All these places had their moments…
I smiled as I read Rita’s email. The February column had her remembering her prom at Panciteria Far East, which was glitz and glamour. It was massive and intriguing. Nestled in a corner of Tamuning, it was where all the big events were celebrated.
A couple of other folks also chimed in about their memories. So, I decided to write more about the places we remember that helped create our life stories.
Continuing in Tamuning, near to Panciteria was Tommy’s Bakery. Gosh! Their glazed donuts were the best. Tommy’s Barber Shop remains open.
Across the street was Yakitori. That is where one of the many successful Infusion outlets is now located. Yakitori served delicious Japanese cuisine.
At the corner was a steakhouse but I cannot remember the name. In the same area was Lights, a huge nightclub. Luis Montinola always knew how to throw a great party. The music and dancing were full of life and laughter.
In Tumon, there was Captain's Table. Great fun there, too. Everybody loved to dance.
Live music was usually found at the top of the ITC. Huge, silver globes twirled from the ceiling.
In Asan, there was Jo and Flo’s. Always crowded with a gazillion people dancing the cha-cha.
For those of you who do not recall, dog racing used to occur at the track down the road from St. Anthony's church. Duty-Free once operated in the building that now houses MicroPac.
There was Swenson’s Ice Cream in Tumon and in Agana. I have always wondered why the dessert places do not last. It was delightful stopping in for ice cream sundaes.
There was a time when VHS tapes were the rave. Blockbusters operated in a few locations. Technology transformed that industry. Before that, vinyl records were a treasure and we found them at Mad Mel’s.
We used to have a skating rink in Dededo. Loud music echoed as we roller-skated with friends.
For our grandparents, there was the Recreation Center in Anigua. Every Sunday, we would take grandma to play Bingo. She would giggle as she shared how she hit the jackpot.
Some places have simply evolved, like the House of Chin Fe. You can still find Chinese dinners there. But Connie Jo has added local dishes and they are now open for breakfast. The place is huge and clean as tasty food and smiles are served.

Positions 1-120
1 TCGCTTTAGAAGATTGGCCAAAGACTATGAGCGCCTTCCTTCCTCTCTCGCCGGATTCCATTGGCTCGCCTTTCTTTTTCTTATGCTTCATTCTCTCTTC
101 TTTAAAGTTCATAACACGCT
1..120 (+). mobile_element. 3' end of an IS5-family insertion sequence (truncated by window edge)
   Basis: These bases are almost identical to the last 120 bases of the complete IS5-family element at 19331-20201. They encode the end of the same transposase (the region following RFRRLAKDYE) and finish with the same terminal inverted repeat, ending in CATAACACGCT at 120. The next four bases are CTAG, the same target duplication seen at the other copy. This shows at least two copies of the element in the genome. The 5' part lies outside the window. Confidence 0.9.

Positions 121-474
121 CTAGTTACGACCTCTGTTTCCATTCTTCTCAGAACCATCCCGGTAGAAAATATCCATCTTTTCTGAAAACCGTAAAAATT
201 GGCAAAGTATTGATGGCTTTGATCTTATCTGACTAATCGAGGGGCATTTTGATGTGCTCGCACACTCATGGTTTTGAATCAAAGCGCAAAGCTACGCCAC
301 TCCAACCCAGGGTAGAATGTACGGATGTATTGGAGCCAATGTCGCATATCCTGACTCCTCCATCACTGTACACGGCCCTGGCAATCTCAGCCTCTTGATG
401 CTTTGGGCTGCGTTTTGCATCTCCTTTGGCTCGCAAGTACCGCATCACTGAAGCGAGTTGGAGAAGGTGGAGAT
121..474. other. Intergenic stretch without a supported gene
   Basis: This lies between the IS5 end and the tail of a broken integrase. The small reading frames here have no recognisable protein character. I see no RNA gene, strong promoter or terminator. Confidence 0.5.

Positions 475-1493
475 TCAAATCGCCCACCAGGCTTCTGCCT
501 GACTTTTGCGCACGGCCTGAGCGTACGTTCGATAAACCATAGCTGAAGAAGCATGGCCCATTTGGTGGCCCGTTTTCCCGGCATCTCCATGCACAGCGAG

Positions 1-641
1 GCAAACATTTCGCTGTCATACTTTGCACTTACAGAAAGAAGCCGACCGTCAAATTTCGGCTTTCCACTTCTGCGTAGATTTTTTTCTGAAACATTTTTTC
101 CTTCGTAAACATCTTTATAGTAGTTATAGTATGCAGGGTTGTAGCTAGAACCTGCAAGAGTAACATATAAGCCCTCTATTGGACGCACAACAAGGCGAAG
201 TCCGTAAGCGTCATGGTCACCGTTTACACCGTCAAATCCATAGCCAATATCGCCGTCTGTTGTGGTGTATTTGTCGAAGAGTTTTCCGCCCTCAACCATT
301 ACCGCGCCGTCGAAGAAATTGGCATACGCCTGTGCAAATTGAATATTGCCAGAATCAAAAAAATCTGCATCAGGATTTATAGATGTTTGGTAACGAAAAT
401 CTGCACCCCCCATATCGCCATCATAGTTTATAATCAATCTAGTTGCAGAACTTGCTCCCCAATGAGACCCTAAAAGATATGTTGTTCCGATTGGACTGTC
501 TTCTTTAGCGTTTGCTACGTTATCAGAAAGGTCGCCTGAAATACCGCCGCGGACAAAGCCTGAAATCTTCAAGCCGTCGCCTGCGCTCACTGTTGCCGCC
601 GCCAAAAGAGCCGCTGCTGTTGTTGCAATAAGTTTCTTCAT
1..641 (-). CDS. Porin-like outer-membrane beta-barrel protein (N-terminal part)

Cool Spot in Barrigada had great hamburgers. Now, we find Happy Mart in that area. Around the corner was Chesa but lately, the signage has been taken down and the windows are shuttered. I am sure that many Untalan Middle School Wildcats will remember before and after school snacks there.
Kinney's was a great family restaurant found in the back road headed to Anderson. It operated for a while at Red Carpet and then, I understood recipes were found at Chesa.
In Sinajana, there was Fjord’s Smorgette. Buffet style, the interior was decorated like a huge ship. That transformed into Ace Hardware and now, the Public Defender’s office.
Many miss Carmen’s, the Mexican restaurant across the Cathedral. Its private section hosted many lunch meetings. Chuckie Cheese hosted many happy celebrations. Red Lobster graced our presence in the blink of an eye.
Then, there are property transformations. Our airport was once a Quonset hut with a soda machine in front. A huge celebration accompanied the opening of a new terminal, where we checked in on the right and then boarded on the left across a walkway.
The Blue Marlin was a restaurant where we cheered our departing family and friends. That facility now houses offices, I believe. The parking lots look small but at the time, everything seemed so massive.
Of course, now, the A.B. Won Pat International Airport is to the right and continues to improve its services as it welcomes millions of travelers.
Aline Yamashita is a mom, a teacher and former senator. She served in the 31st and 32nd Guam Legislatures. You may write to her at firstname.lastname@example.org.